Whitewash was a finish technique normally applied after the crépissage and enduit. According to the 1727 specifications it was to be put on in two coats, using quick lime that had been slaked the same day, or the day before. This work cost 15 sols per square toise. It was used in both private and King's buildings.

Note that the term "blanchi" when used in reference to wood means "planed", not "whitewashed."


There is, unfortunately, very little documentary evidence concerning the use of paint in Louisbourg. The small amount of evidence we do have has come mainly from private papers, and therefore is difficult and time consuming to find. Charles Ives Duval, a carpenter who built most of the Levasseur house,, received a large quantity of paint ingredients from France, and submitted a bill for painting two rooms in the Levasseur house. [NOTE 12]. The only other references we have to date concern payments made to painters in 1741 and 1750 for work done in the Qrdonnateur's house [NOTE 13].

Further research in private papers, and an examination of the shipping records could provide more extensive documentation on the use of paint in Louisbourg.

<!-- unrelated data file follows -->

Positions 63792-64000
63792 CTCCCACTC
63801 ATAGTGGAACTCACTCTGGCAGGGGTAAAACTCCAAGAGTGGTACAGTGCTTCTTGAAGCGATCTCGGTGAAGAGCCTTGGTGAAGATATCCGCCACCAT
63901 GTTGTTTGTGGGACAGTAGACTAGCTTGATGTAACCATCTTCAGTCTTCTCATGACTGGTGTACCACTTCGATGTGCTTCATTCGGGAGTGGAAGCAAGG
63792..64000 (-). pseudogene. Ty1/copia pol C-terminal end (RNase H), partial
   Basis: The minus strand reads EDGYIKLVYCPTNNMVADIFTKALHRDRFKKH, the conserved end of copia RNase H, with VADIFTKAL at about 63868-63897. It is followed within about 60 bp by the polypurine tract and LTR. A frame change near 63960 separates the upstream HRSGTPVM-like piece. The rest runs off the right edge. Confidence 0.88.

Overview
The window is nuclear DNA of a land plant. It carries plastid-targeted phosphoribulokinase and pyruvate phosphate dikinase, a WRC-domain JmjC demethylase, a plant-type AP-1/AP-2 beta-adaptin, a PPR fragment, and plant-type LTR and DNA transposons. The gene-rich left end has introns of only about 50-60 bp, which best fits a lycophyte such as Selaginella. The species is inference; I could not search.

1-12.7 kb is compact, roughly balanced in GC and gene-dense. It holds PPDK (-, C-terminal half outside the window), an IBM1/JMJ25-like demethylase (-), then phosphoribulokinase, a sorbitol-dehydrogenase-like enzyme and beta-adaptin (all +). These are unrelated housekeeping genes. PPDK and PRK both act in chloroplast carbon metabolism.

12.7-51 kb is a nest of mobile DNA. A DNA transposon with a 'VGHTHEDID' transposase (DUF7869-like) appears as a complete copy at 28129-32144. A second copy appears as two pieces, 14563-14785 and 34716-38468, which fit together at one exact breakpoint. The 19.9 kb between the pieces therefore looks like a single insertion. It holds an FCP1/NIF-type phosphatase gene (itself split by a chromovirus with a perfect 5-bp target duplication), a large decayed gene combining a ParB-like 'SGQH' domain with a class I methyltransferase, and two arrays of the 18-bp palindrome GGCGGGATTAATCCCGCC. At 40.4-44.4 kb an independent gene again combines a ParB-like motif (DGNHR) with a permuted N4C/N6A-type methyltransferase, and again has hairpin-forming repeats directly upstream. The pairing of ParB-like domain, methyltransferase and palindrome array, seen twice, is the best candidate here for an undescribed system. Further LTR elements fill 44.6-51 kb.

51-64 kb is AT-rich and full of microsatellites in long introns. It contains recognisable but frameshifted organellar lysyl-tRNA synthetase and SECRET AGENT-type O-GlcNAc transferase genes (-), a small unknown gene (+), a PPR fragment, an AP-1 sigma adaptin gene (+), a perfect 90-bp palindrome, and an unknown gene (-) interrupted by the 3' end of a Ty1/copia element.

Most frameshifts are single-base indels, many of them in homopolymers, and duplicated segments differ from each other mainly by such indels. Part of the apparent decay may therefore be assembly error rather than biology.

The terms crépi and enduit will have to be examined with care whenever they are encountered, since they are used interchangeably, and can be almost identical in composition. The main difference between crépi and enduit is the degree of finish - crépi is a roughcast used both inside and outside, and enduit is a smooth layer applied over the crept on the interior. Ganet used the term "enduit poly" ("polished enduit") in 1725 [NOTE 14] ; the precise meaning of this term will have to be investigated.

Enduits could be made of lime and sand, lime and clay, or plaster. Chemical analysis of some of the artefacts might provide useful information on the composition of enduits used in Louisbourg.

Both of the lime enduits were common interior finishes used in all types of building. The documents give the impression that these finishes were the poor manes plaster. More research is required to determine how the enduits were applied to the various wall types. (e.g. laths).